Semester

Summer

Date of Graduation

2020

Document Type

Dissertation

Degree Type

PhD

College

School of Public Health

Department

Epidemiology

Committee Chair

Sarah S. Knox

Committee Member

Kim E. Innes

Committee Member

Alfgeir L. Kristjansson

Committee Member

Sijin Wen

Committee Member

Yasmin A. Altwaijri

Abstract

Objectives: The goal of this project was to increase knowledge concerning the current prevalence, needs and barriers to mental health service use in the Kingdom of Saudi Arabia (KSA). It’s purpose was to gather data that would help to inform future policy decisions aimed at optimizing the use and availability of these services in the KSA. There were three specific aims: 1) Examine the barriers to initiation and continuation of mental health treatment in people with a disorder diagnosed during the previous 12-months. 2) Explore the prevalence and predictors of mental health treatment dropout. 3) Examine the prevalence and patterns of mental health service utilization during the previous 12 months based on gradients of need for treatment.

Methods: Data came from the Saudi National Mental Health Survey (SNMHS). The SNMHS is a face-to-face community based epidemiological survey in a nationally representative household sample of respondents aged 15-65 in the (KSA) (n = 4,004). The subsample analyzed in this study was limited to the participants in Part II of the survey (n=1981), which includes questions on mental health service use. The World Health Organization (WHO) Composite International Diagnostic Interview (CIDI) 3.0 was used to generate diagnoses. Logistic regression models were used to assess associations of predictors with service use.

Results: Study 1. Among participants with a 12-month DSM-IV/CIDI disorder (n= 711), 86.1% reported no service use. Of those, 50.7% (n= 597) did not think they needed any help (categorized as “low perceived need”) and 49.3% did perceive need. Of those who perceived need (n= 309), the majority (98.9%) reported attitudinal barriers to initiation, whereas 10.3% of those with a perceived need reported structural barriers. Respondents who were previously married or indicated below-average income were more likely than others with comparable disorders to believe they needed help. Study 2. Of survey participants who received some type of treatment during the previous 12 months (n= 168), treatment 42.1% dropped out of treatment, with dropout increasing steeply after the second visit. The most common source of mental health treatment were General Medical providers. Participants who were previously married or were diagnosed with a 12-month substance use disorder were significantly more likely to dropout than others. Conversely, those receiving care from more than 3 types of providers were significantly less likely than others to drop out of treatment. Study 3. Mental health service use varied significantly by indicators of need. Of respondents who had sought treatment during the previous 12 months (n= 168), 60.0% had a DSM-IV/CIDI diagnosis, 10.1% had a lifetime but not a 12-month diagnosis, 13.9% had some other indicator of possible need for treatment such as subthreshold 12-month disorder, a serious 12-month stressor, or lifetime mental health hospitalization, and 15.9% did not have any of the indicators of need considered here. Those without a previous 12-month disorder accounted for more than one-third of all services used. Respondents who were ever married were significantly more likely than others with comparable disorders to utilize mental health services, and those who reported lower income were less likely than others with comparable disorders to receive treatment.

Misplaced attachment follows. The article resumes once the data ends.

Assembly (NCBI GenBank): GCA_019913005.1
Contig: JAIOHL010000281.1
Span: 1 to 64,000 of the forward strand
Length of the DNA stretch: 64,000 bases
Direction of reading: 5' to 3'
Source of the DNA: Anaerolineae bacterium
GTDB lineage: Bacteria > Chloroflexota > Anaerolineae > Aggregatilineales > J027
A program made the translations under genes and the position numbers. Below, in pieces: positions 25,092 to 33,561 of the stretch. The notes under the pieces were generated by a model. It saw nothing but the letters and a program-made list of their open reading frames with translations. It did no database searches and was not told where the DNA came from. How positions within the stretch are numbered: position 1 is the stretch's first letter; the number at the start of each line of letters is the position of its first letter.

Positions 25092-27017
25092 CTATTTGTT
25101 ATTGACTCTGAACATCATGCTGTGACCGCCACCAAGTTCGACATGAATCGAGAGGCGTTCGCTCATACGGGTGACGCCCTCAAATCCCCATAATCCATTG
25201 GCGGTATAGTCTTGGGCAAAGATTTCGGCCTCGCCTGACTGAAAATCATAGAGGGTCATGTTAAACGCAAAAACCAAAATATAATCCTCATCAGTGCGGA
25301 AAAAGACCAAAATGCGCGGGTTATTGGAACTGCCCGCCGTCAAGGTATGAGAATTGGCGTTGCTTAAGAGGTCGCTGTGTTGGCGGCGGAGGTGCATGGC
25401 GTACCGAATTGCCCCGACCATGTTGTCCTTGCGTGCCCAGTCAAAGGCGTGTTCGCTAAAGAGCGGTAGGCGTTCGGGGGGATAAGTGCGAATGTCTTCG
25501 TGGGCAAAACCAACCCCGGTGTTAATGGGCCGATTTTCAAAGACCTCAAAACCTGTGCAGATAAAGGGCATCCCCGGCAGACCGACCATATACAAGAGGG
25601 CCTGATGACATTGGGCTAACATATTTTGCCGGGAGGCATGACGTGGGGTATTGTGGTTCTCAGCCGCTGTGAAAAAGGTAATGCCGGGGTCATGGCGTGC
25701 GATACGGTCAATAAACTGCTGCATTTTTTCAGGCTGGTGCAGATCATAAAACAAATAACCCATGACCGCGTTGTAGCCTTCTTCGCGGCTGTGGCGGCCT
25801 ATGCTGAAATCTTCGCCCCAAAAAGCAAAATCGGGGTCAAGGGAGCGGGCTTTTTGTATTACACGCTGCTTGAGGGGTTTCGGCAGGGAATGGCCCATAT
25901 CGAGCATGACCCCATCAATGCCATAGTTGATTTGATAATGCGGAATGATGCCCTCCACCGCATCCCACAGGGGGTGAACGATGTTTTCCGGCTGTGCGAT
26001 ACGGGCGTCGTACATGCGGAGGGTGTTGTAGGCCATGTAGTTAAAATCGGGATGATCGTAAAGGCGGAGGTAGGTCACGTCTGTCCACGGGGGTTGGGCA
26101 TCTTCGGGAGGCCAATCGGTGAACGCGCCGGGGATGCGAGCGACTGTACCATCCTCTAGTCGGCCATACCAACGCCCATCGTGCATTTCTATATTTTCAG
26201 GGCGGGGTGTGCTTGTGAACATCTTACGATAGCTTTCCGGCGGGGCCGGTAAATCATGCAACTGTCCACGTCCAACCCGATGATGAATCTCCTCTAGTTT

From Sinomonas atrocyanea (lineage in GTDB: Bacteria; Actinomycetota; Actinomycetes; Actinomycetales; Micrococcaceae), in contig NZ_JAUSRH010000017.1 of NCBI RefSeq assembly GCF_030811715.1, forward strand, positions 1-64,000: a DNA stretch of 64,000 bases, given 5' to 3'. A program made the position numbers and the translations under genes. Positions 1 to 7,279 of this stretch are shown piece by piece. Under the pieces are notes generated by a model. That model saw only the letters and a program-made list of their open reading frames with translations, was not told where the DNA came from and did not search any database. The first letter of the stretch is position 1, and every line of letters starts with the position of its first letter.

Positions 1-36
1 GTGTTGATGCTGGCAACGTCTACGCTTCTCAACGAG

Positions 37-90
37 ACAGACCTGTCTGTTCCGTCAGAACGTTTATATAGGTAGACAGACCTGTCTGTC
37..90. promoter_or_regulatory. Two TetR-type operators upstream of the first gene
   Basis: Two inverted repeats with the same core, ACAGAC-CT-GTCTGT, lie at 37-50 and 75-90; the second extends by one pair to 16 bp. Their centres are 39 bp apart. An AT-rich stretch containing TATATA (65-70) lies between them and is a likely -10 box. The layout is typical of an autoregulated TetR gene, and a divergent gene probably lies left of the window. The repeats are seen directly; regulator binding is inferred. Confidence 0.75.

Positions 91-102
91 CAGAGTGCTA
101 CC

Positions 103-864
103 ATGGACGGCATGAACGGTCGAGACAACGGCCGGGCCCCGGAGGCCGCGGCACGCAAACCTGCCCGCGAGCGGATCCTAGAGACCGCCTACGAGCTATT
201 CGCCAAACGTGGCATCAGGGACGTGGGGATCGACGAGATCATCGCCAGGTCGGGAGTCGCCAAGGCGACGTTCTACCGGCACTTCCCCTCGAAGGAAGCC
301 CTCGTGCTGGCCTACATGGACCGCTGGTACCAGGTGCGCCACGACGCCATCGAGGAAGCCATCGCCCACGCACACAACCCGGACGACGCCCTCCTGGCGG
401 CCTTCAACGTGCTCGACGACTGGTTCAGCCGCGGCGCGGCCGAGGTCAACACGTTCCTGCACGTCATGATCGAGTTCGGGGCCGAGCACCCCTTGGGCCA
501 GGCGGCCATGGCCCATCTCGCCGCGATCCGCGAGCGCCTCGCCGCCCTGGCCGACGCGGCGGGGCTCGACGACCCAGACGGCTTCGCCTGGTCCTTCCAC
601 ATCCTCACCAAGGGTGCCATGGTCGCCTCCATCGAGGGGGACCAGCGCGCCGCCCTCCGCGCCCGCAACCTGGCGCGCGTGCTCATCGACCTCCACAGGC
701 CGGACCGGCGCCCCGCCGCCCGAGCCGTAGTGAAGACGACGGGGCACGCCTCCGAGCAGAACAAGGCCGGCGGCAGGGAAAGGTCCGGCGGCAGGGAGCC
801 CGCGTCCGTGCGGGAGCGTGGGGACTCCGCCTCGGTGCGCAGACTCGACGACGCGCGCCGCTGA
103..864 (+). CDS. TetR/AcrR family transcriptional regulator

Conclusions: Unmet need and drop out of mental health services are highly prevalent in the Kingdom of Saudi Arabia. In addition, marital status is associated with mental health service use. We identified that previously married people (separated, divorced, or widowed) are a specific high-risk group compared to other marital status categories. Improvements in early disorder detection, quality of services, public health education, and access might lead to reductions in these problems. Future studies should focus on social determinants of mental health service use.

Embargo Reason

Publication Pending

Available for download on Monday, July 12, 2021

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